Remember Our Soldiers
Materials for experiential,active learners
Mrs. Portulaca Purpilopilis
and the Purple Adventure Goggles
Facts to Wow your Friends!(Check out for April: Earth Day, Oceans, Dirt, Shakespeare and Books!
(New: Sample Iditarod Webquest!)
History For Kids
Tween Tribune-News Stories for Student
DogoNews: Fodder for Young Minds
Time for Kids-Around the World
BBC Website for Kids
Groundhog Day is February 2nd.
It's Groundhog Day. It's a time when people look to a groundhog to find out whether or not we will be having six more weeks of winter. The idea dates back hundreds of years when people looked to hibernating animals such as badgers, hedgehogs and bears to see when they might wake up from their winter sleep.According to the tradition, if the animals saw its shadow, winter would last several more weeks.If it didn't see it's shadow, spring would be soon arriving.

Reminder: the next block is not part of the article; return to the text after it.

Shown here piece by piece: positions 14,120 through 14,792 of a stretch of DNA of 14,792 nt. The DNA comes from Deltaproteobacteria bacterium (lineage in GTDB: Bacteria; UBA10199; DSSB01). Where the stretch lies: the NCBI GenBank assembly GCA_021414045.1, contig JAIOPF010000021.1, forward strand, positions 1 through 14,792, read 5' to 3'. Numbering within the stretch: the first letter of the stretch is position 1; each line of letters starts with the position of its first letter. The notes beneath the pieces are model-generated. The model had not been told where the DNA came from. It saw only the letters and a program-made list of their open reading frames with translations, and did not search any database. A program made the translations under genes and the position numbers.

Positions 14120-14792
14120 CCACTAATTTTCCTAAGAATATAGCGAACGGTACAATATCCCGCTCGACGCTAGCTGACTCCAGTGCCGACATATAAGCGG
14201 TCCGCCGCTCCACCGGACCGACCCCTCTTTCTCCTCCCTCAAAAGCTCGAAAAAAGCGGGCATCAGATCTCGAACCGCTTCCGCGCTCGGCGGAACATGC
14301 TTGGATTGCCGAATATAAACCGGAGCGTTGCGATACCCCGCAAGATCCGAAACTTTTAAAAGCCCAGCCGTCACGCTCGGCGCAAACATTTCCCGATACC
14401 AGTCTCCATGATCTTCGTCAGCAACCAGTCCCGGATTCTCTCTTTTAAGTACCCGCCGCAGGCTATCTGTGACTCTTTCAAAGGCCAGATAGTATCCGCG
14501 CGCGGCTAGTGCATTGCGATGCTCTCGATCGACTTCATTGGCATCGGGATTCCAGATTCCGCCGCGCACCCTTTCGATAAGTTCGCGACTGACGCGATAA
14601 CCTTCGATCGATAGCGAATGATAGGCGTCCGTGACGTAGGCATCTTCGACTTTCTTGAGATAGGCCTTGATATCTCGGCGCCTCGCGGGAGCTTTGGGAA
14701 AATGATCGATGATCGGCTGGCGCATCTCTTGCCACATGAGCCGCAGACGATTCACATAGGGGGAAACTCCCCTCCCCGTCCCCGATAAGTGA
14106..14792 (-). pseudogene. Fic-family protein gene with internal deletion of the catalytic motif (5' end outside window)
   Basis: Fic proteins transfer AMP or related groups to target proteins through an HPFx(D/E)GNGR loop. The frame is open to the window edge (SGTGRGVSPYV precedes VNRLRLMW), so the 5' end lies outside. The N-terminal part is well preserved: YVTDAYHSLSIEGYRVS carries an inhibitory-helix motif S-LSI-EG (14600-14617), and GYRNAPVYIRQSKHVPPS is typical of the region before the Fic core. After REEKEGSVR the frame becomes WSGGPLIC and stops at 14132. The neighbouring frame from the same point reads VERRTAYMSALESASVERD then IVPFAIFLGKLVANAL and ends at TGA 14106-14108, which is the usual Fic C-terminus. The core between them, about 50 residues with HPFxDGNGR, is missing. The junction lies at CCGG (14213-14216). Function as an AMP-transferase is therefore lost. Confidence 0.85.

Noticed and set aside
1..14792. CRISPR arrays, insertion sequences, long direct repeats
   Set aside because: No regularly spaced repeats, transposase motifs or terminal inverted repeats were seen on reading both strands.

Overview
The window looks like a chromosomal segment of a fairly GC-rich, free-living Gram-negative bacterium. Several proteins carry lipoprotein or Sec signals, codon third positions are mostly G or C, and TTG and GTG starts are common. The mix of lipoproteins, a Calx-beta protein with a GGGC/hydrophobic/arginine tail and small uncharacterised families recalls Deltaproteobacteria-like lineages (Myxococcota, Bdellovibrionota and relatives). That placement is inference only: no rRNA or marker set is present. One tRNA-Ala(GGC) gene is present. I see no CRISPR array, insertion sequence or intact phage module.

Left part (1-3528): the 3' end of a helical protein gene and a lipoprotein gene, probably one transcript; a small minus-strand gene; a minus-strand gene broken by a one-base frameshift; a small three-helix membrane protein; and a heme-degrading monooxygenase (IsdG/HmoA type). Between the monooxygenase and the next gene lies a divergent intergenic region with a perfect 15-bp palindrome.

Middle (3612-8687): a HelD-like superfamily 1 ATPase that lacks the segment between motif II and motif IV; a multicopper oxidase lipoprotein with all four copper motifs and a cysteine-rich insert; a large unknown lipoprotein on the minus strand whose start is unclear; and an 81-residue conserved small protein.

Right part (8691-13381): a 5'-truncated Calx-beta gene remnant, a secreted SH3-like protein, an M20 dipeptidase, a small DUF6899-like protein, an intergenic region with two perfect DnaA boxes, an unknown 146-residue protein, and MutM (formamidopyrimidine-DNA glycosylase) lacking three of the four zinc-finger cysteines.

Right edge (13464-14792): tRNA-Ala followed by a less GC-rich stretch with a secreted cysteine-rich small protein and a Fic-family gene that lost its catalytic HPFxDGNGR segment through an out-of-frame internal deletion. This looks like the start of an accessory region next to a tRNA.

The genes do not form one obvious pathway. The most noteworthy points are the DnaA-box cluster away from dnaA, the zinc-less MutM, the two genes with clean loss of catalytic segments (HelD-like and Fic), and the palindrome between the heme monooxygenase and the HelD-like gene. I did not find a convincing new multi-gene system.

When Europeans, especially the Germans, came to the United States, they brought the tradition. The groundhog became the animals of choice as it hibernated and looked something like the European hedgehog. Groundhog Day started back in the 1880s with the first official celebration on February 2, 1887. The most famous groundhog weather forecaster is Punxsutawney Phil, of Punxsutawney, PA. On February 2nd, Punxsutawney Phil , who lives at the Punxsutawney Library is taken to Gobbler Knob and placed in a heated burrow underneath a simulated tree stump on the stage near where hundreds have gathered. At 7:25 if Punxsutawney Phil comes out to make his weather prediction. If he sees his shadow, there will be six more weeks of winter.If he doesn't see his shadow, spring is on its way!
Note: Photograph from wpclipart.com